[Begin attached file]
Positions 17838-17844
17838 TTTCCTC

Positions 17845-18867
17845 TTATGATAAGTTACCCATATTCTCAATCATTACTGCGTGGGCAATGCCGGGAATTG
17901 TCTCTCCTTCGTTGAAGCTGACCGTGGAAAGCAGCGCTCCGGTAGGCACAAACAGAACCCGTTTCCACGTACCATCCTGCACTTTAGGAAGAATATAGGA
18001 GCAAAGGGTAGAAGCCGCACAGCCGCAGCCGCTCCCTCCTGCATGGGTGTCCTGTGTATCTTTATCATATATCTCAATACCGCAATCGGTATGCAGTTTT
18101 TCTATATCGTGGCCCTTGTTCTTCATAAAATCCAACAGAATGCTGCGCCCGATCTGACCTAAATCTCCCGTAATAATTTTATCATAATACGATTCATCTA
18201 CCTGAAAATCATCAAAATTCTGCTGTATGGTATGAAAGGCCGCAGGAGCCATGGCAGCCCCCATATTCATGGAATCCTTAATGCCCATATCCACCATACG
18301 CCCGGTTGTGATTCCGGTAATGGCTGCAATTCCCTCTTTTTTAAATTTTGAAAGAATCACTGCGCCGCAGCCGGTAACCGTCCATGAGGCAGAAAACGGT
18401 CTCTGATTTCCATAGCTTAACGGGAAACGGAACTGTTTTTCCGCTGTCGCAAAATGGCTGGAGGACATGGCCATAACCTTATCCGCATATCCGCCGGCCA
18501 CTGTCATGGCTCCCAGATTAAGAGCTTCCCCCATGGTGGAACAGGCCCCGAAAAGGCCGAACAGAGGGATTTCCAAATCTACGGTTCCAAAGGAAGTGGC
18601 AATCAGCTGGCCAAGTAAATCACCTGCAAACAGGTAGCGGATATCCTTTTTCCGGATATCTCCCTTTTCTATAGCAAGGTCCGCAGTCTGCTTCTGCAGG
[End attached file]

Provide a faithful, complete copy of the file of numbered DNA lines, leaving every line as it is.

Positions 17838-17844
17838 TTTCCTC

Positions 17845-18867
17845 TTATGATAAGTTACCCATATTCTCAATCATTACTGCGTGGGCAATGCCGGGAATTG
17901 TCTCTCCTTCGTTGAAGCTGACCGTGGAAAGCAGCGCTCCGGTAGGCACAAACAGAACCCGTTTCCACGTACCATCCTGCACTTTAGGAAGAATATAGGA
18001 GCAAAGGGTAGAAGCCGCACAGCCGCAGCCGCTCCCTCCTGCATGGGTGTCCTGTGTATCTTTATCATATATCTCAATACCGCAATCGGTATGCAGTTTT
18101 TCTATATCGTGGCCCTTGTTCTTCATAAAATCCAACAGAATGCTGCGCCCGATCTGACCTAAATCTCCCGTAATAATTTTATCATAATACGATTCATCTA
18201 CCTGAAAATCATCAAAATTCTGCTGTATGGTATGAAAGGCCGCAGGAGCCATGGCAGCCCCCATATTCATGGAATCCTTAATGCCCATATCCACCATACG
18301 CCCGGTTGTGATTCCGGTAATGGCTGCAATTCCCTCTTTTTTAAATTTTGAAAGAATCACTGCGCCGCAGCCGGTAACCGTCCATGAGGCAGAAAACGGT
18401 CTCTGATTTCCATAGCTTAACGGGAAACGGAACTGTTTTTCCGCTGTCGCAAAATGGCTGGAGGACATGGCCATAACCTTATCCGCATATCCGCCGGCCA
18501 CTGTCATGGCTCCCAGATTAAGAGCTTCCCCCATGGTGGAACAGGCCCCGAAAAGGCCGAACAGAGGGATTTCCAAATCTACGGTTCCAAAGGAAGTGGC
18601 AATCAGCTGGCCAAGTAAATCACCTGCAAACAGGTAGCGGATATCCTTTTTCCGGATATCTCCCTTTTCTATAGCAAGGTCCGCAGTCTGCTTCTGCAGG